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Posts posted by lonestranger

  1. We had our first Ruby-throated hummingbird of the season show up this weekend in rural Erin township, Ontario. I was sitting out in the porch with the door open while drinking my coffee on Saturday morning when I heard the distinctive sound of a hummer buzzing by. Sure enough he was looking for the feeders and flowers we had hanging last year. I grabbed the camera and took a quick picture before going out and removing the snow and mixing up some fresh nectar(sugar water). 



    I was looking out the kitchen window this morning and saw him defending his territory and chasing away all the goldfinches and chickadees that got anywhere near him. Always entertaining when watching these little guys, even if you're not quick enough to photograph all of it.

    • Like 1
  2. 1 hour ago, Kathleen said:

    Is there anything I should do to this little bird?

    Welcome to WhatBird @Kathleen. If the bird can fly, even short distances, you're best to leave it where you found it. It may still be relying on it's parents for food and while you may not see them around, they'll be looking out for their young. Give the bird lots of space so it's parents won't feel threatened and keep any cats indoors, watch from a distance. This link is very helpful when dealing with young and/or injured birds.  https://forums.whatbird.com/index.php?/announcement/3-what-to-do-if-you-find-a-baby-or-injured-bird/

     As for the identity of the bird, a photo would definitely help. Young birds can be tricky but a photo, even a poor one, or a good description, will give the members something to work with.  

  3. When I had a long lens to carry, I used to rotate the tripod collar so the foot was right on top of the lens out of the way of all controls, and then I could use the tripod foot as a handle for carrying the camera. When the tripod foot was too small to use as a handle, I used a 4 or 5 inch extension plate lengthening the holding/mounting area. When I used a camera strap, attached to the camera, it was a wide deluxe model that I would swing off to the side and then help support the lens with my hand. I prefer the strap attached to the tripod foot, but haven't always been able to connect them that way.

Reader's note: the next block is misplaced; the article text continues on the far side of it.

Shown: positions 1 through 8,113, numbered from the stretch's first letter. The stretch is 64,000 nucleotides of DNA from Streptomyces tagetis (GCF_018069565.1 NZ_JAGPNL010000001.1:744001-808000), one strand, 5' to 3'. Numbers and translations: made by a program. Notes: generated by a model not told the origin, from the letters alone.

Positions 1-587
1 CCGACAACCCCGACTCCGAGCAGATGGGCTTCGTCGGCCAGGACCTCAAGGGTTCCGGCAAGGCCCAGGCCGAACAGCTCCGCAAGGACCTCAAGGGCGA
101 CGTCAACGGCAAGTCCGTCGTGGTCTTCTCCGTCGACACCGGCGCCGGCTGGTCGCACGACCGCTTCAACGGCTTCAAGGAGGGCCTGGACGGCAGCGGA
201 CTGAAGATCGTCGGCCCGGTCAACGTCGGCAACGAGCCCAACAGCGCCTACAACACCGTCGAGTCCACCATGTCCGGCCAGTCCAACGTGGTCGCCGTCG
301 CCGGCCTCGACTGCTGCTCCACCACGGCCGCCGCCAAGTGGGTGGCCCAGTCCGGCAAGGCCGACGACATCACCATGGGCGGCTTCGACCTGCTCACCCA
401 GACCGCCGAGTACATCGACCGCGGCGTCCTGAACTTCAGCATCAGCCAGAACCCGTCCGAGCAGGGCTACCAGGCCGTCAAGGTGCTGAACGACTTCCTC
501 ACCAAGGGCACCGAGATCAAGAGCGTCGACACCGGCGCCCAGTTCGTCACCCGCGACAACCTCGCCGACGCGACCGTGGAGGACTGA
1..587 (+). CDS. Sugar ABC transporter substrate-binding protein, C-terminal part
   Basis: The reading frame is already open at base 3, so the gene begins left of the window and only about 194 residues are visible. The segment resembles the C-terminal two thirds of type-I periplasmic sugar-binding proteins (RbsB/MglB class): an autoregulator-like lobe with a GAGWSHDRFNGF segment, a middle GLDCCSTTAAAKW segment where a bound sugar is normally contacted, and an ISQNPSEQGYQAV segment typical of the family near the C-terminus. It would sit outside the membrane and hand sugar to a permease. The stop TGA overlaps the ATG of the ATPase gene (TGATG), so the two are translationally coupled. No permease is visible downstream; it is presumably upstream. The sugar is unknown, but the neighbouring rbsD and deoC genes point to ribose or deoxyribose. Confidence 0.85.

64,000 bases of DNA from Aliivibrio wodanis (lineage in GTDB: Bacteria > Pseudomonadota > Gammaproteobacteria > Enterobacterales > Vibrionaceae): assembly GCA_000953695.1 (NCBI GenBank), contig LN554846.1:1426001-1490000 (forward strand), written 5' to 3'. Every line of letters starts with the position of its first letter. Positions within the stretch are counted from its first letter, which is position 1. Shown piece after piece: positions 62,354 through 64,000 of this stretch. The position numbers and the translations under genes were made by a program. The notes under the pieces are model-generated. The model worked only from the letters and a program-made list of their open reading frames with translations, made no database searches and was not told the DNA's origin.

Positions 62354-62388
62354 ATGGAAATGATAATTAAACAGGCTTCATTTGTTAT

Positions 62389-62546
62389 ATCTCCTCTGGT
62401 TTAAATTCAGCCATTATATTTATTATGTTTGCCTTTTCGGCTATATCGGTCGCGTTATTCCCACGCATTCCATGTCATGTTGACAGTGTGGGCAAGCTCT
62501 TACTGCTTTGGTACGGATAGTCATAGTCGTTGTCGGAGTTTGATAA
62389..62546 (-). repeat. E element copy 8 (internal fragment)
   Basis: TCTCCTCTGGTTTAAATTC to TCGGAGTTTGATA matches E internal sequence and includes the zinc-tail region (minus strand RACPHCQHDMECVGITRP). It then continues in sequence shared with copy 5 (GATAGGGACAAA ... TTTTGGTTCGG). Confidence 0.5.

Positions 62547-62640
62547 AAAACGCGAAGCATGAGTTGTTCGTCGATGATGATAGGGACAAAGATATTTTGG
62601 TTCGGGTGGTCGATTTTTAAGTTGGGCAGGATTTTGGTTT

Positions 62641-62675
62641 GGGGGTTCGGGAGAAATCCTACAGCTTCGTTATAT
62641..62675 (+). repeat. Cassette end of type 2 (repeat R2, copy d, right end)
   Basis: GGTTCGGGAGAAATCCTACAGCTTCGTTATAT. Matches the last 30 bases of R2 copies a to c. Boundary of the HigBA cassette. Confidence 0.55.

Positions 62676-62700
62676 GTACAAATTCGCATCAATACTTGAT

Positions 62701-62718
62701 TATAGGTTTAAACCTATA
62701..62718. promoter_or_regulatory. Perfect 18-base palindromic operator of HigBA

4. 2 minutes ago, Tony Leukering said:

    No. People learn best when they figure things out for themselves.

    So you DO think that we should all learn the same method as you use. Read a field guide and memorize everything in it, range maps, subtle plumage variations, behaviour, etc. :classic_unsure:  Thanks for your input but I think I will learn from those that include an answer with their helpful tips. You should try it sometime, an answer and how they got it seems to work for most everyone else.

  5. 3 minutes ago, Tony Leukering said:

    Both individuals are referable to the same species.


    Are these types of responses suppose to be helpful?...Or is it just an opportunity for you to frustrate those of us without your knowledge, and/or those of us that don't have the desire to become as knowledgable as you? Seriously though, do you feel ALL birders should have to learn how to ID birds to the same extent as you before they're worthy of a direct answer? 

  6. I suspect that the Barred Owls you're hearing, @tclarkwood, have already taken up a nest and are possibly already raising their young. All About Birds has live nest cams from Indiana with two chicks just hatched on April 11, 2020. With incubation being 28-33 days, that means these eggs were laid sometime back towards the beginning-middle of March. https://www.allaboutbirds.org/cams/barred-owls/

    Keep your eyes, and ears, open, you may be able to get a glimpse of the adults flying to and from the nest as they feed any young they might have. 

    • Like 1
  7. 7 minutes ago, Kevin said:

    If everybody keeps posting in threes poor Aveschapines will be so busy deleting posts he might leave, and we would loose the greatest moderator ever.

    I doubt that  @Aveschapines would leave over some silliness arising from accidental hiccups in the forum, but SHE might leave if SHE keeps getting called a he. ?

    • Like 1
    • Haha 1
  8. 32 minutes ago, Charlie Spencer said:


    That sounds awfully Adult like for a young birder's forum. Are you sure you're young enough to still act like a kid? Oh wait, that's exactly what we're doing here, isn't it? ?

    • Haha 1
  9. 11 hours ago, Charlie Spencer said:

    But it definitely isn't a case of 'set for the day and forget it'.